This is the biggest public relations coup that Google could ever have hoped for. Not only does it make Google look good it makes Yahoo and MSN look terrible. The impression now is that their users's privacy doesn't matter, whether or not that was their intention.
  • Not only do they keep your IP. They keep ALL of your searches and more. What's more they can link it all directly to YOU. Check out google-watch for more info:

    http://www.google-watch.org/gcook.html

    The whole point is to build statistical models of you. On some level they probably know you better than you know yourself!
  • Microsoft were always going to comply. Ever since the DOJ (tail) changed Microsoft from being important to impotent, Microsoft (Dog) has never had the same bark or bite in the market. Like a trained government puppy they were always going to rollover.

    This whole FBI question goes to the heart of the issues raised by Steve Gilmore concerning digital identity and "attention clickstreams".

    Who's data is it anyway? Mine or theirs? Google has made a lot of money from selling MY clickstream to advertisiers in exchange for a free search engine which is why MSN is so keen to get into the search advertising game now.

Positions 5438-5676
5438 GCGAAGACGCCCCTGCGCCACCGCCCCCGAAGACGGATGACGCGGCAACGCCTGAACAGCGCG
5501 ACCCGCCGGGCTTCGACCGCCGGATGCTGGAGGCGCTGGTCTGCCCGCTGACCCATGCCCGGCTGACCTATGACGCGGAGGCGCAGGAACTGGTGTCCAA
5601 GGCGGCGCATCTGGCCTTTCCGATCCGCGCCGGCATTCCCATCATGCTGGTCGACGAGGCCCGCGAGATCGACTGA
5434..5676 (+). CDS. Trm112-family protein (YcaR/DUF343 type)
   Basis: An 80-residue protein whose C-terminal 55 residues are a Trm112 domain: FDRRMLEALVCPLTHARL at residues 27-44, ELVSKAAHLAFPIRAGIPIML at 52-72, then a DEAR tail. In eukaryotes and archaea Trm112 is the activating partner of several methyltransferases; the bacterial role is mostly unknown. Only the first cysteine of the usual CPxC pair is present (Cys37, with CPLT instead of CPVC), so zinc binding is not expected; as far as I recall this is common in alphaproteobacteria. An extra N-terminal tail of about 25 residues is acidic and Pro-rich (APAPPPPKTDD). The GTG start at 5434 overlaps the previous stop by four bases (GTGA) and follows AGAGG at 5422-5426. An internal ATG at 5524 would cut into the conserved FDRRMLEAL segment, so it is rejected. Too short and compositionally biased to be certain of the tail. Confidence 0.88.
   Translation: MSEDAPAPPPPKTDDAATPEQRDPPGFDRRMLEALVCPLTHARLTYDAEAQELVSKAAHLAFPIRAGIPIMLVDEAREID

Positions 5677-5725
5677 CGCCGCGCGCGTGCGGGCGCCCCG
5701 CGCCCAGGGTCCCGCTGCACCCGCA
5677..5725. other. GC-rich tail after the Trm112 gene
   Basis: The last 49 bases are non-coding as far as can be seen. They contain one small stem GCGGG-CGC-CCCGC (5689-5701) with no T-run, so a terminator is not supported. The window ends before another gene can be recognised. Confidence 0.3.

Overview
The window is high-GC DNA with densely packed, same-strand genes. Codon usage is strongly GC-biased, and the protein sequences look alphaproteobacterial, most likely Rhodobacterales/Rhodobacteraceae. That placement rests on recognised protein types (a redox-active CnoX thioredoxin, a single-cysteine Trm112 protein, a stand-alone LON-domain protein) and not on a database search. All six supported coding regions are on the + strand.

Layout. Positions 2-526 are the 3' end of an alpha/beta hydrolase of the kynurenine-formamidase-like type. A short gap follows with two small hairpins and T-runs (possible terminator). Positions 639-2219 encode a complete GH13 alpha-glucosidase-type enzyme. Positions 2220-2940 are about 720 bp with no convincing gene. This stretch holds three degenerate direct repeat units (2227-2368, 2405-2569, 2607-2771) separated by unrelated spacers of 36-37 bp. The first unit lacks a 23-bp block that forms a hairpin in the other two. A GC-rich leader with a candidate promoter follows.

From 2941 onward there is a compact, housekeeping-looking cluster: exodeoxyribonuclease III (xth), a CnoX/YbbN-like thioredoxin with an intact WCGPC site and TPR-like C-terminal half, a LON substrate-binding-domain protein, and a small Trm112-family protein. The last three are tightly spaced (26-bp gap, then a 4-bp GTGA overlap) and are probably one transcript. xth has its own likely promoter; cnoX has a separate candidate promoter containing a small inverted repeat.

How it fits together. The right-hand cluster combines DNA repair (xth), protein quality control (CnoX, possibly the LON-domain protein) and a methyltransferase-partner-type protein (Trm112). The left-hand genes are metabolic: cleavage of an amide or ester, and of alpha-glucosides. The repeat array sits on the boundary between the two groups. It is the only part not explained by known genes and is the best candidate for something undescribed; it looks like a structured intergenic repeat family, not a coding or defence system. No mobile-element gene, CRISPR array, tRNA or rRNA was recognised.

But has anyone here ever really read the license agreement and privacy policy for Google, Yahoo or MSN? Can I request that they delete my history file? (clickstream from their records)

    To make matters worse has anyone here ever downloaded their respective desktop search tools? Again the clickstream data from the desktop search is certainly upload by Google and stated clearly in their policy agreement which I am sure you all read before installing the application.

    I am now checking the policies for MSN and Yahoo but expect to find the same (lack of) privacy policy.

    What next - will the FBI ask Amazon what books I have bought just in case I bought something they deem is not suitable reading or will they ask Ebay what items I wanted to buy or sell or ask Expedia what holiday destinations I wanted to look at etc etc.

    So the next time we complain that the Chinese government violates its citizens rights by resticting their internet access, remember this as the day we lost our privacy. 1984?